Of course speculation about our friends in China has played a part lately, with a Chinese researcher researcher, one He Fan, postulating that the Chinese could use its $407 billion position in U.S. Treasurys (second largest holder after Japan), as leverage in yuan exchange-rate negotiations. U.S. Treasury Secretary Hank Paulson recently called this possibility "frankly absurd."... so it will be interesting to see if this Wall Street contretemps remains, as one banker at San Pietro described it, merely "a New York/London problem." Or something much larger....
We at Fortune had a terrific visit with Dr. Shirley Jackson, physicist and president of Rensselaer Polytechnic Institute. She spoke about energy security (as opposed to energy independence) as well as what she calls a crisis in innovation in this country. Very smart, high-end stuff. She is on the board of the NYSE, IBM, Martathon Oil, FedEx and Medtronic. (Never mind Emma Willard and Pingry!) Thanks for coming by Dr. Jackson, (and thanks Corey for setting it up!)...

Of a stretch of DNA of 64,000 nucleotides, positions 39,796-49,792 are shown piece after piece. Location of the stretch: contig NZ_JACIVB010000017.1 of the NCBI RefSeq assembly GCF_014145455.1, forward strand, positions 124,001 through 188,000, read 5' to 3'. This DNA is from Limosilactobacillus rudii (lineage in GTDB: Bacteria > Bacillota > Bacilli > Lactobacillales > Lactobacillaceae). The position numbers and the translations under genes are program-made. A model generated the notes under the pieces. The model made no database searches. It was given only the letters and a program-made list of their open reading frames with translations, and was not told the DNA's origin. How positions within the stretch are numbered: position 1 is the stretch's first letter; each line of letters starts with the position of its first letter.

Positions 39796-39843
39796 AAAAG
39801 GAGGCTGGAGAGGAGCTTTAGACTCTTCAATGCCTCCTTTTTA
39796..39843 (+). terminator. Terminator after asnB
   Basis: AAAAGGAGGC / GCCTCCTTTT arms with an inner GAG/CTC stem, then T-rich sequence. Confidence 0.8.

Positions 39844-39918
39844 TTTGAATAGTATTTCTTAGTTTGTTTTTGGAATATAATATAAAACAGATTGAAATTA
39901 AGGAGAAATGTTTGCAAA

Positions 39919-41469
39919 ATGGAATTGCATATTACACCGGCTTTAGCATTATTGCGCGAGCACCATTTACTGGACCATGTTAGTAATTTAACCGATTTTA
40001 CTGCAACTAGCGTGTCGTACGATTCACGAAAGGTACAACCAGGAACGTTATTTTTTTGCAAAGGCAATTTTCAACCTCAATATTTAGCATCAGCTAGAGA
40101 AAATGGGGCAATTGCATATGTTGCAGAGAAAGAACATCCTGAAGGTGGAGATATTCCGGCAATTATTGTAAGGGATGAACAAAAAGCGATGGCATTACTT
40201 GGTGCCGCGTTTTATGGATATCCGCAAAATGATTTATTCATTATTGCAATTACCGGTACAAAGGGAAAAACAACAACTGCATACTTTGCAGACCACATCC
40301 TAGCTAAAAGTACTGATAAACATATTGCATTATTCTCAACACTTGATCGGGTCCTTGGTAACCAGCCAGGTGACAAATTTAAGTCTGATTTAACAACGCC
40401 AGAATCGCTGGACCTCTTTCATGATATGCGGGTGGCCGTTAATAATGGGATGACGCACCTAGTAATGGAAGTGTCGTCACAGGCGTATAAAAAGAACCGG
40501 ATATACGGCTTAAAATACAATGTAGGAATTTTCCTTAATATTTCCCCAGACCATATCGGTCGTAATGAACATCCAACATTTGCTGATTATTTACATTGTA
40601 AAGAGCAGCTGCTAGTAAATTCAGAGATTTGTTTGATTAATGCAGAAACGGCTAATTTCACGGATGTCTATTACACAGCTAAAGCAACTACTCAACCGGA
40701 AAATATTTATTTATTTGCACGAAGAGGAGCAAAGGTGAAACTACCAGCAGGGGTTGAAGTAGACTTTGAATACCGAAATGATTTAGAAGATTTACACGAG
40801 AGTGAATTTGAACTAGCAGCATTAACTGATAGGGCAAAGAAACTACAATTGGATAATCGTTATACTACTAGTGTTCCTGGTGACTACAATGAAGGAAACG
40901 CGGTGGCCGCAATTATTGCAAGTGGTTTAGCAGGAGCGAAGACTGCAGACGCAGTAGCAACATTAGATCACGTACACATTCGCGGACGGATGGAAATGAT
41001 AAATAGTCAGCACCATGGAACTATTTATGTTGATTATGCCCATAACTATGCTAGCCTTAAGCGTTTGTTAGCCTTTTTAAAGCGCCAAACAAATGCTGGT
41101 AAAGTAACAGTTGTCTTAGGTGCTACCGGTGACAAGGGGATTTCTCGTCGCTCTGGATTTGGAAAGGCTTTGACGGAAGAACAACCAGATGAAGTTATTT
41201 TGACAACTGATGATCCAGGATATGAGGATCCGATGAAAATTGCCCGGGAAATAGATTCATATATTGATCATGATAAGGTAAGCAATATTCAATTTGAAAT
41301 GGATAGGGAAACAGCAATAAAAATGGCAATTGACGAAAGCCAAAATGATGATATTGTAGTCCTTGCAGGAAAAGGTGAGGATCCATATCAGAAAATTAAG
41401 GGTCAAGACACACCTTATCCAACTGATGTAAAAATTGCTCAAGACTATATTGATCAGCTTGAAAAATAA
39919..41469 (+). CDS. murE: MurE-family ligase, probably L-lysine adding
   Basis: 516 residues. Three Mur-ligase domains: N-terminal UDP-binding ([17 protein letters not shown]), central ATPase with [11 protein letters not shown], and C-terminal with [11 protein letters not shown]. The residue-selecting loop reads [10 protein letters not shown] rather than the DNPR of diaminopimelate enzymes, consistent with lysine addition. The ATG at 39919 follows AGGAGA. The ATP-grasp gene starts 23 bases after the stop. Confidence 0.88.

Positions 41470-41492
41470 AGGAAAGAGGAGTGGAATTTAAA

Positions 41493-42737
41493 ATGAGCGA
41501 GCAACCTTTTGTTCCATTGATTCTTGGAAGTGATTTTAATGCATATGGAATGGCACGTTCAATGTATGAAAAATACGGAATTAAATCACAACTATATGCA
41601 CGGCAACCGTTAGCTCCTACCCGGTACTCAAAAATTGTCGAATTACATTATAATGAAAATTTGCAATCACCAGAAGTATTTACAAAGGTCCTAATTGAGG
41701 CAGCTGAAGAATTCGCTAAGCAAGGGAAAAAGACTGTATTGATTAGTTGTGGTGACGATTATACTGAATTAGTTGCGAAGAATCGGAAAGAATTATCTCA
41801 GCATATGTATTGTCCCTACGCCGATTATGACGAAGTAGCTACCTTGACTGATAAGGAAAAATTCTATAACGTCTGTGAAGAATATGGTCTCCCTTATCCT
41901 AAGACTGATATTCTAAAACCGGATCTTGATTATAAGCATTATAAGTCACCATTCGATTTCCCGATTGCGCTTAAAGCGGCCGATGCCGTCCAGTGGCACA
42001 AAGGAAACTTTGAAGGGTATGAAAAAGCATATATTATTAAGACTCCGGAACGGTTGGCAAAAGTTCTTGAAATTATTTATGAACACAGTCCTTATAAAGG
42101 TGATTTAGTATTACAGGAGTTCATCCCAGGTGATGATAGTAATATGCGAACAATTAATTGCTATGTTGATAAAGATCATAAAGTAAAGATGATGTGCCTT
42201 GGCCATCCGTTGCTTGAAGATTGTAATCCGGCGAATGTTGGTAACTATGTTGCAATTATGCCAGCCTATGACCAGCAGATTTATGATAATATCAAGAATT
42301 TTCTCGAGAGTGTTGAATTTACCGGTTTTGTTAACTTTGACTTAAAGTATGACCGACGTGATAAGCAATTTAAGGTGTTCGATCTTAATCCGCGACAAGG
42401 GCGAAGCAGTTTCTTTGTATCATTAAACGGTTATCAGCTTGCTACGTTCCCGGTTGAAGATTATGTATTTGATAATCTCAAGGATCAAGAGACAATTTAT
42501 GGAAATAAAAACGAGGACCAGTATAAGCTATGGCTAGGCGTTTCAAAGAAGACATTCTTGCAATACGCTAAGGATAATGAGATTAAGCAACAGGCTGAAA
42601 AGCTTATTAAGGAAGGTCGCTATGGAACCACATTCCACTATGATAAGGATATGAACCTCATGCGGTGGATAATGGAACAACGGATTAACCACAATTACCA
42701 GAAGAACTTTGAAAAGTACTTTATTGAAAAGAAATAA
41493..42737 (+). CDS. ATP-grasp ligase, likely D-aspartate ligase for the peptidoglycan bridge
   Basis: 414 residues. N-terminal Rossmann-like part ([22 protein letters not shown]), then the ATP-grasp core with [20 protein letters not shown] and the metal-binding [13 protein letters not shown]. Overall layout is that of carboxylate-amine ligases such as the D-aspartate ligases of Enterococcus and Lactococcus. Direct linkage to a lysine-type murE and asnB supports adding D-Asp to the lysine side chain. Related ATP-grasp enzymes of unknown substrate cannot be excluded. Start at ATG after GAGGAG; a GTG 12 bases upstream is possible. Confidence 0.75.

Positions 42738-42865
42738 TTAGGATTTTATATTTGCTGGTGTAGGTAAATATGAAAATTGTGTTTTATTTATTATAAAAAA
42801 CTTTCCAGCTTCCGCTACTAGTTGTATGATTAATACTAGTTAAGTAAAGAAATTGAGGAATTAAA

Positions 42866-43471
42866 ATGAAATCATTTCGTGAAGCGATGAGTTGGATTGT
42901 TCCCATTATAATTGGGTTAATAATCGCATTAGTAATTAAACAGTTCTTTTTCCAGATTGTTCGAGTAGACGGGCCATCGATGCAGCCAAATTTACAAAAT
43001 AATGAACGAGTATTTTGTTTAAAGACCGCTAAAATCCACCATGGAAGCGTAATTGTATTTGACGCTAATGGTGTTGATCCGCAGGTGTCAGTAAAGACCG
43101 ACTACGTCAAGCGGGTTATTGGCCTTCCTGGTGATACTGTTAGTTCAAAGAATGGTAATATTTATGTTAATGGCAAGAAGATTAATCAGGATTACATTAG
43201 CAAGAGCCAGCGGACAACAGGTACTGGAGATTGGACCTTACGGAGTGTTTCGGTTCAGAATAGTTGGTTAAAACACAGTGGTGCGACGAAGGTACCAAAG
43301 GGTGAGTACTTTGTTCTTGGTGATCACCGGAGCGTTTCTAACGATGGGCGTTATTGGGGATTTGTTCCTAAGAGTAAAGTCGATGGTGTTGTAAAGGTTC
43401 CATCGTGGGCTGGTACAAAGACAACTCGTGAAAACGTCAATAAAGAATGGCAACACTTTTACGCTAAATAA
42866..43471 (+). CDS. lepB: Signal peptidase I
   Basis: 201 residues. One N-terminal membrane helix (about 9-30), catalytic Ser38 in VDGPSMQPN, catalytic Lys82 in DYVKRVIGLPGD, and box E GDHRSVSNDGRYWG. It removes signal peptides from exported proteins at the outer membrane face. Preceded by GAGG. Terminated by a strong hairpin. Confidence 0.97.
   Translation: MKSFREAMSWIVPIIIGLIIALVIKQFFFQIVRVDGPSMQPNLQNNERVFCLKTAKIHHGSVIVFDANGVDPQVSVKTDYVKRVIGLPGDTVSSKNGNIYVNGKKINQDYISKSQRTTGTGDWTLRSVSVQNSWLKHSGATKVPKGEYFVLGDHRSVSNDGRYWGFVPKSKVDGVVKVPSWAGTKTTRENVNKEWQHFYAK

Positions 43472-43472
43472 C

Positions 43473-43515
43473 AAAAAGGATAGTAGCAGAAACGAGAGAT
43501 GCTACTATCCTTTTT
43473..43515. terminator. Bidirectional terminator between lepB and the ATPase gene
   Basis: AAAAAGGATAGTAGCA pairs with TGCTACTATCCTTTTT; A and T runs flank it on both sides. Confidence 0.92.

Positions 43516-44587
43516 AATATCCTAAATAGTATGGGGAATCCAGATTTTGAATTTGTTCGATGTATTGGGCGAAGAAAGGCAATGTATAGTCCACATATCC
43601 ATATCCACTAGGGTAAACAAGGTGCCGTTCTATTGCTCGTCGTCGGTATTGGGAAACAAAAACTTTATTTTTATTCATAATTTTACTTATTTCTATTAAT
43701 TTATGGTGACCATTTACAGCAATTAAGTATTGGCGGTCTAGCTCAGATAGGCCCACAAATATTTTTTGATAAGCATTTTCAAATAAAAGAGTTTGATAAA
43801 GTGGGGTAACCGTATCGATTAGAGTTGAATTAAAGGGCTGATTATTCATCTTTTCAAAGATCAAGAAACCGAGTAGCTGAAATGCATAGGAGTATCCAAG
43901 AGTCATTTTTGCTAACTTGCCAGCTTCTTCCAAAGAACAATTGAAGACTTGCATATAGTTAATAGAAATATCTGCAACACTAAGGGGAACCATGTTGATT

New Book? Starting "The Perfect Mile: Three Athletes, One Goal, and Less Than Four Minutes to Achieve It." By Neal Bascomb. The year is 1952 and three milers are all gunning for the first sub-four minute mile. The book mixes current events. LOVE this stuff! (Thanks Doug.)... Who's going to give me a review of this one: "The Immortal Game: A History of Chess, or How 32 Carved Pieces on a Board Illuminated Our Understanding of War, Art, Science and the Human Brain," by David Shenk. (tee hee)...
Soooo nice to be out fetting the amazin' Stanley Bing. He is simply, Da Man! And nice to meet Laura for the first time too.... Hey, have you tried Mai House yet, the Vietnamese restaurant in Manhattan? It's co-owned by Myriad, Drew Nieporent's group (Drew is a blood!), along with chef Michael Bao Huynh. Amazing flavors!!!... I'm off next week - have a good one and hope things calm down for you all! PEACE!